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The Importance of Good Branding

Whether your business is based online, offline or both a good, strong and ultimately recognisable brand is of upmost importance. Not only does it make you instantly recognisable to existing customers it can also instill trust, professionalism and security. Some of the world’s biggest brands remain in business and continue to be successful in business purely because of the strength and power of their brand – not neccesarily because of the product they offer. But obviously, if you do have a good product, it makes retaining customers a whole bunch easier.

Colour Choices

The colour of your logo can say a lot about your business. Each colour effectively has it own story, meaning and what it says about your brand. Take a look at this article I found recently that talks about each colour and the messages they convey – quite an interesting read and something you can apply to your own branding to match how you’d like your company portrayed. The right colour scheme if used correctly can work wonders for your brand and it is most definitely something that should be considered before worrying about typography or logo design. It is a well-known fact that some colours work better than others for certain business sectors. When it comes to colour one does not neccesarily fit all, far from it.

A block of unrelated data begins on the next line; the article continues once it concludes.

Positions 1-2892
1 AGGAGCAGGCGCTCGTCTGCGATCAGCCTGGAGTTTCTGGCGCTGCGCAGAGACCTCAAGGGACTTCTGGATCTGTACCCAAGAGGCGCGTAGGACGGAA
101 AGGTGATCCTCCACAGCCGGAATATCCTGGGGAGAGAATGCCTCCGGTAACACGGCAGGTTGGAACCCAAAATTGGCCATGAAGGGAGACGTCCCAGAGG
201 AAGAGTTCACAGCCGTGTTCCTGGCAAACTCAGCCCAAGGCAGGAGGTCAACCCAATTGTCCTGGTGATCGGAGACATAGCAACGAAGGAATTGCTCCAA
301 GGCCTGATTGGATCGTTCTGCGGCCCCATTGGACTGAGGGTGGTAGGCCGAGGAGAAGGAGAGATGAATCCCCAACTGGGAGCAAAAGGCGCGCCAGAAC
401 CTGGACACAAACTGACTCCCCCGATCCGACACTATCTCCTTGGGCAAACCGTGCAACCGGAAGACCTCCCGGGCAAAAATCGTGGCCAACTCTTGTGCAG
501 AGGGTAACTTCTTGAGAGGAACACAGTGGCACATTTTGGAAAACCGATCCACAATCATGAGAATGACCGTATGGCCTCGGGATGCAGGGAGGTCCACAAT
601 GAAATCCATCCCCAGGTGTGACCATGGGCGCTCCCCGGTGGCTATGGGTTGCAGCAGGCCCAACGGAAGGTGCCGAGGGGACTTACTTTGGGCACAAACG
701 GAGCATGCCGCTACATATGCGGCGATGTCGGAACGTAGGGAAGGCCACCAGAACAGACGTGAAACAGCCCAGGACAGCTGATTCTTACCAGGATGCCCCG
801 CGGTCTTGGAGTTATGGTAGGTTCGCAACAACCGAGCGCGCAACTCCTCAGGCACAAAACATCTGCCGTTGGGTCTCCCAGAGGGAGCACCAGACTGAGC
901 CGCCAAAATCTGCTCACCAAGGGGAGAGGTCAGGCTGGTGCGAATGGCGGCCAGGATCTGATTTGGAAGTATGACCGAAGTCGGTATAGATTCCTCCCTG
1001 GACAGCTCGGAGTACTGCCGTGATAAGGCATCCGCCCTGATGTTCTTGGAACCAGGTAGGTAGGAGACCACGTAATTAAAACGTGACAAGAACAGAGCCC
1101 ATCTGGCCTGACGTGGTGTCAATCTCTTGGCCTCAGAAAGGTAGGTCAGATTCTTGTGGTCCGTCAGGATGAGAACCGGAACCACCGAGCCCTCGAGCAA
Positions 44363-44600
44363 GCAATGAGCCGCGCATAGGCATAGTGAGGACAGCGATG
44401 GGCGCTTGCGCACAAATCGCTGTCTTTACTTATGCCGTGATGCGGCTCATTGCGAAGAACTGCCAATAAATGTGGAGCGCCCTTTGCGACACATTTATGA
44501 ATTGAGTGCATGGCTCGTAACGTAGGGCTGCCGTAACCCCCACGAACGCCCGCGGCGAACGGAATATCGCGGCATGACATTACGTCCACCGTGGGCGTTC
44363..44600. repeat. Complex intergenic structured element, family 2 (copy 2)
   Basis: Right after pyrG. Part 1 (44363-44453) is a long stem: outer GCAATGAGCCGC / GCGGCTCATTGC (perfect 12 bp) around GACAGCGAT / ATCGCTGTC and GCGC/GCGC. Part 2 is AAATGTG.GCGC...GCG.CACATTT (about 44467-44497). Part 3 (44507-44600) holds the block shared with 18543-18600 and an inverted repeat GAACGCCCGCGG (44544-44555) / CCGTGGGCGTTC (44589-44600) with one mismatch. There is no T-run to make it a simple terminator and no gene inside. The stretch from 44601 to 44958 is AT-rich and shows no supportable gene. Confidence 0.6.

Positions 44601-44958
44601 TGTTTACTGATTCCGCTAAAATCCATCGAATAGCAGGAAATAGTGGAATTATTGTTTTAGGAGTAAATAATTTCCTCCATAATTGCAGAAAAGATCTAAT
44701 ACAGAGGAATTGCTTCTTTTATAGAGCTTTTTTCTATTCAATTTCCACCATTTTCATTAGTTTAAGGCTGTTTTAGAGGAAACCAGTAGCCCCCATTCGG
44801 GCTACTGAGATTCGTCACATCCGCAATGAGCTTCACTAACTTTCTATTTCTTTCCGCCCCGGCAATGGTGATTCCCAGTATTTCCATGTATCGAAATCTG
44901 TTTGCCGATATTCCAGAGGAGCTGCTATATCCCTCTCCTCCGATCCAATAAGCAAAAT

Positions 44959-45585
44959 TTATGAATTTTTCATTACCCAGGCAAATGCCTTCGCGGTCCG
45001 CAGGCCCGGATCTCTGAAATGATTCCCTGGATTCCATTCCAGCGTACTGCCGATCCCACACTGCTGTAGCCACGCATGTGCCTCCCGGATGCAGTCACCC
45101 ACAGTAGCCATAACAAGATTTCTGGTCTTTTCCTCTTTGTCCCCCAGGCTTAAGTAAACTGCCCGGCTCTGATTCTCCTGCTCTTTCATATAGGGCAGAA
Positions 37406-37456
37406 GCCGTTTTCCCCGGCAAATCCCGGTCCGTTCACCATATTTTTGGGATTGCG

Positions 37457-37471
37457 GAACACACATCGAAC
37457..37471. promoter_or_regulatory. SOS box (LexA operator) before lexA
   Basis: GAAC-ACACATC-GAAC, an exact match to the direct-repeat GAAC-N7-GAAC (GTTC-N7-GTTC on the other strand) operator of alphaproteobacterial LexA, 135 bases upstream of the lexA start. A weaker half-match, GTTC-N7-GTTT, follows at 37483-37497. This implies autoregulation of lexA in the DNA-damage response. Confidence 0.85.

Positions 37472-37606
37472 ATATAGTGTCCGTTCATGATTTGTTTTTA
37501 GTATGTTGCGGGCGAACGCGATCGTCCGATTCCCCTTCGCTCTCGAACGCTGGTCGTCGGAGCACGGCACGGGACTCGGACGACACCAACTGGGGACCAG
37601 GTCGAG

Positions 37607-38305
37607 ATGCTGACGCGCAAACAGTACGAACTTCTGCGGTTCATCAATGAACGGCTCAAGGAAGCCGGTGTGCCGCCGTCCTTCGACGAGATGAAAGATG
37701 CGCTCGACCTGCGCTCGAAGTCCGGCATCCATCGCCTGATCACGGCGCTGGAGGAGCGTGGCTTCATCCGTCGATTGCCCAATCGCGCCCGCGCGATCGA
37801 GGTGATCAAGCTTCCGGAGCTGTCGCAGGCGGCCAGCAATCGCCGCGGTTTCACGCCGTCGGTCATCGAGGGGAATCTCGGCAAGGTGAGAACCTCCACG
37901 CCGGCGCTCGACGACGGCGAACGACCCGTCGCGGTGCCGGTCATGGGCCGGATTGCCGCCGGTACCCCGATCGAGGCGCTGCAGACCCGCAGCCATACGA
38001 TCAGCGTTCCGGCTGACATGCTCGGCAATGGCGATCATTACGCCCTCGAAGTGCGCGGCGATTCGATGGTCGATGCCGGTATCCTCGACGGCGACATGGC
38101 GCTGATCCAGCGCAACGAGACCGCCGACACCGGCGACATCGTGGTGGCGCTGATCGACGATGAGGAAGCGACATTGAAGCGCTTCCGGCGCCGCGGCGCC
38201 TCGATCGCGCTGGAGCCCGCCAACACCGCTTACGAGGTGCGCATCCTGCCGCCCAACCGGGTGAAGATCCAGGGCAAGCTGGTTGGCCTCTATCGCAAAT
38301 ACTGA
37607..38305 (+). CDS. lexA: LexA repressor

Typography

Fonts are available in abundance and with practically an unlimited pool to choose from, finding one that fits your brand can be a challenge. Whether you want crisp serif fonts, script fonts or something completely out there such as a grunge style – you’ll find a font to suit. The font choice should match the nature of your business. This goes without saying. You wouldn’t see a legal firm using a Graffiti style font for example. Just as you wouldn’t see a Heavy Metal band using Arial in their logo. The type style must suit but that doesn’t mean to say you can’t be creative in your design.

If possible, perhaps consider using a custom type style. You don’t need to have a font made from scratch, that would be costly – but you can modify an existing typeface. Lots of designers out there frequently add bits, remove bits and general edit bits of the typography to give them that custom look. This also presents people from copying your logotype so easily.
Importance of Good Branding
Logo Design

The logo can be considered as two separate elements. It can be the icon or illustration used in the design or it could be the combination of an illustration with the typography of your choice. Having the right typography to match your brand and even the right colour is not going to help you if you then attach an unrelated or unprofessional logo or icon onto it. The whole style should be uniform, the typography and logo icon should match and the best brands such as Apple, Nike and McDonalds have the logo parts of their logo immediately recognisable with or without the accompanying logo text. This is something you should aim to achieve should you up to include an icon or illustration in your design.

Mascot / Caricatures